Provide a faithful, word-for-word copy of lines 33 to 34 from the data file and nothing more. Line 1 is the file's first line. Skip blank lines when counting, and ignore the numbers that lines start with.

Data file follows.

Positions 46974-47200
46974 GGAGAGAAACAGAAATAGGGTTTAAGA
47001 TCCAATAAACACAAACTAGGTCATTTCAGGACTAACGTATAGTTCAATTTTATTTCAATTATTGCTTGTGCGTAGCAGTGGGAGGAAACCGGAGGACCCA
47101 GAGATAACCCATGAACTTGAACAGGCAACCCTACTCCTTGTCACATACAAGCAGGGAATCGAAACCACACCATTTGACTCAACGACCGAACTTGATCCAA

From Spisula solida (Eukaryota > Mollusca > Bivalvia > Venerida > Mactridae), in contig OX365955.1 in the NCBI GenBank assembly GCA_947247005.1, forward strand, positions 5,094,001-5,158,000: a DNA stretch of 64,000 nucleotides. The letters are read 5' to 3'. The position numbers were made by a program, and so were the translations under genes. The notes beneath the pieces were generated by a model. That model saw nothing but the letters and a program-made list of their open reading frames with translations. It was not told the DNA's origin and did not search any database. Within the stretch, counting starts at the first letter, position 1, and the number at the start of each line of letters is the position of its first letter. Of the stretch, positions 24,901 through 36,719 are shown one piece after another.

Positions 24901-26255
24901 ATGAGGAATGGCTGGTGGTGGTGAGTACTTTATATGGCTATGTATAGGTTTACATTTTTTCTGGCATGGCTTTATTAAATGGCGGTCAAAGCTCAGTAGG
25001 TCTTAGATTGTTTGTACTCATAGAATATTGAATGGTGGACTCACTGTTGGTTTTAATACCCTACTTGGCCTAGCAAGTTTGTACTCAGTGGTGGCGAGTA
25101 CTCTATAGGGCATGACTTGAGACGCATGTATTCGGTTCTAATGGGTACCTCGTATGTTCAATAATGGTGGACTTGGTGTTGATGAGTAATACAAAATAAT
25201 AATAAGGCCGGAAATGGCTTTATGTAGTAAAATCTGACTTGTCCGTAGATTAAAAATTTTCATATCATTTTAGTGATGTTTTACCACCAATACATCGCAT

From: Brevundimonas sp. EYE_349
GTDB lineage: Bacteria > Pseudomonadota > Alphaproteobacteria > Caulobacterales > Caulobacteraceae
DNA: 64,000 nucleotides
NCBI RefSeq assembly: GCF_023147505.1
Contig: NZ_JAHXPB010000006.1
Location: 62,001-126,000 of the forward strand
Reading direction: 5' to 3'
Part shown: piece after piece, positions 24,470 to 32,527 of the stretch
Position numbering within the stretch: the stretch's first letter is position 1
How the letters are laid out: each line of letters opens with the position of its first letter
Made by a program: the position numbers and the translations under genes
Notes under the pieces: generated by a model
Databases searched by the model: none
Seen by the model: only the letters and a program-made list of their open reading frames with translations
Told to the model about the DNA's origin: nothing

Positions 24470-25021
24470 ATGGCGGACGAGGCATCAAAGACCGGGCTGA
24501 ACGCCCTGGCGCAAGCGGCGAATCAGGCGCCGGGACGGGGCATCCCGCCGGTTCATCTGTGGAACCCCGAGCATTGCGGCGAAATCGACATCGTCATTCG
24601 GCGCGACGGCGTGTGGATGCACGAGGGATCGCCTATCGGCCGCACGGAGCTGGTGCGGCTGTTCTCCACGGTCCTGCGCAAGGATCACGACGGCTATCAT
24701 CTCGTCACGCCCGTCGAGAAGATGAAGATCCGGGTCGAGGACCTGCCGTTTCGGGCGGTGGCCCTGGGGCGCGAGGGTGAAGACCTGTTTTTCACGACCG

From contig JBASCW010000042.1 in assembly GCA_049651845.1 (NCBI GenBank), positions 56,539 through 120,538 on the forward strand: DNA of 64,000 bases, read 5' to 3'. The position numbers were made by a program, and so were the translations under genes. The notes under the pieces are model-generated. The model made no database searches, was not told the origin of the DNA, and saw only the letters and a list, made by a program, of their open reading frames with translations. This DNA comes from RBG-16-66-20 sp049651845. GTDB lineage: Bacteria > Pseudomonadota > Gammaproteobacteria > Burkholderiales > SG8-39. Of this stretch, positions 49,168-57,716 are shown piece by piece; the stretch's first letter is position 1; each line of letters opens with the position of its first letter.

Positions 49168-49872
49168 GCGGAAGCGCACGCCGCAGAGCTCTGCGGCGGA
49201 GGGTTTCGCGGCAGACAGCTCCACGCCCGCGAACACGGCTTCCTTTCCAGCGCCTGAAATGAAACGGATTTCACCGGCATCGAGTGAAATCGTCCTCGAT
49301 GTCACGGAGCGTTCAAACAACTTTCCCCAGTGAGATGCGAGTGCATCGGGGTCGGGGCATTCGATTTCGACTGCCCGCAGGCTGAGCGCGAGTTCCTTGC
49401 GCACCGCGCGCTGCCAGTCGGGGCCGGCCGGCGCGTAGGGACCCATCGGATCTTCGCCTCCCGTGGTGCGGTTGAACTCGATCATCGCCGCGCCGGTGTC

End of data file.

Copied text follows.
49168 GCGGAAGCGCACGCCGCAGAGCTCTGCGGCGGA
49201 GGGTTTCGCGGCAGACAGCTCCACGCCCGCGAACACGGCTTCCTTTCCAGCGCCTGAAATGAAACGGATTTCACCGGCATCGAGTGAAATCGTCCTCGAT